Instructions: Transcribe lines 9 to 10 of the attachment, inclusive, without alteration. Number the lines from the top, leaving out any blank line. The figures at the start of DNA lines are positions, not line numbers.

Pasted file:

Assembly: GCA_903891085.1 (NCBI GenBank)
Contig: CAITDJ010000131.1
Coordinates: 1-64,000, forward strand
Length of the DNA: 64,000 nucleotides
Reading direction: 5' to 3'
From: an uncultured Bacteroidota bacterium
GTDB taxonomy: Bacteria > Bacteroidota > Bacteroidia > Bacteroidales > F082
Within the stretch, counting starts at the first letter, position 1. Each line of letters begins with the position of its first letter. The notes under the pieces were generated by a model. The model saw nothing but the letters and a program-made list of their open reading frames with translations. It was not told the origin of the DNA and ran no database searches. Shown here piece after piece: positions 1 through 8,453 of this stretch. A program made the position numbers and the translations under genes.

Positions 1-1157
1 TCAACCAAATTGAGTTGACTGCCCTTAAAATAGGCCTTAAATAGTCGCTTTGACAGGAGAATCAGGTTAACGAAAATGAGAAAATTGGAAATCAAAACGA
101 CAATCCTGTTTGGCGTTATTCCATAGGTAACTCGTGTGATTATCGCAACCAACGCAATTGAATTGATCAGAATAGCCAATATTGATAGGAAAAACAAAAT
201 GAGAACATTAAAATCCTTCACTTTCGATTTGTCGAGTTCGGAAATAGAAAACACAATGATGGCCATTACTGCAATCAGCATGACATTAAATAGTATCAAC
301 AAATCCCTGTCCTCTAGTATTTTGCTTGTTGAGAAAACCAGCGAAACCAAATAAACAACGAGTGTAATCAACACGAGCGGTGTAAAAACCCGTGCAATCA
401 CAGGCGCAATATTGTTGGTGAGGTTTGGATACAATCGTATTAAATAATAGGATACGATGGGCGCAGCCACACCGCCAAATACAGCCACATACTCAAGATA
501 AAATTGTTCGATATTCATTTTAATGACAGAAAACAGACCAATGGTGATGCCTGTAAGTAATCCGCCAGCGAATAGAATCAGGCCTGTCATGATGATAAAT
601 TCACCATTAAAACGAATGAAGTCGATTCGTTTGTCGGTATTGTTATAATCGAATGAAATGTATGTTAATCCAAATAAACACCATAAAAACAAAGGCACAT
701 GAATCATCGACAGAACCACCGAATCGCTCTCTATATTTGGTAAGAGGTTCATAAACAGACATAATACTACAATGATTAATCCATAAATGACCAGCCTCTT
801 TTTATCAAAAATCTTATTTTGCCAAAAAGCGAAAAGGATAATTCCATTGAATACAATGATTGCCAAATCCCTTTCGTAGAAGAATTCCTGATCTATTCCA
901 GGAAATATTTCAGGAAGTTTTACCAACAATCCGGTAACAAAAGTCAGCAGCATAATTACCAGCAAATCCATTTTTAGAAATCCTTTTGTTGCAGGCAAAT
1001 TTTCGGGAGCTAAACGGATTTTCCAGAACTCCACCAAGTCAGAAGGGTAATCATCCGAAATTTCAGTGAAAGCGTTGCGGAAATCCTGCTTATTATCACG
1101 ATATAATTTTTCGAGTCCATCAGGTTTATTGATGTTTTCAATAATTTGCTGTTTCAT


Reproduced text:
Positions 1-1157
1 TCAACCAAATTGAGTTGACTGCCCTTAAAATAGGCCTTAAATAGTCGCTTTGACAGGAGAATCAGGTTAACGAAAATGAGAAAATTGGAAATCAAAACGA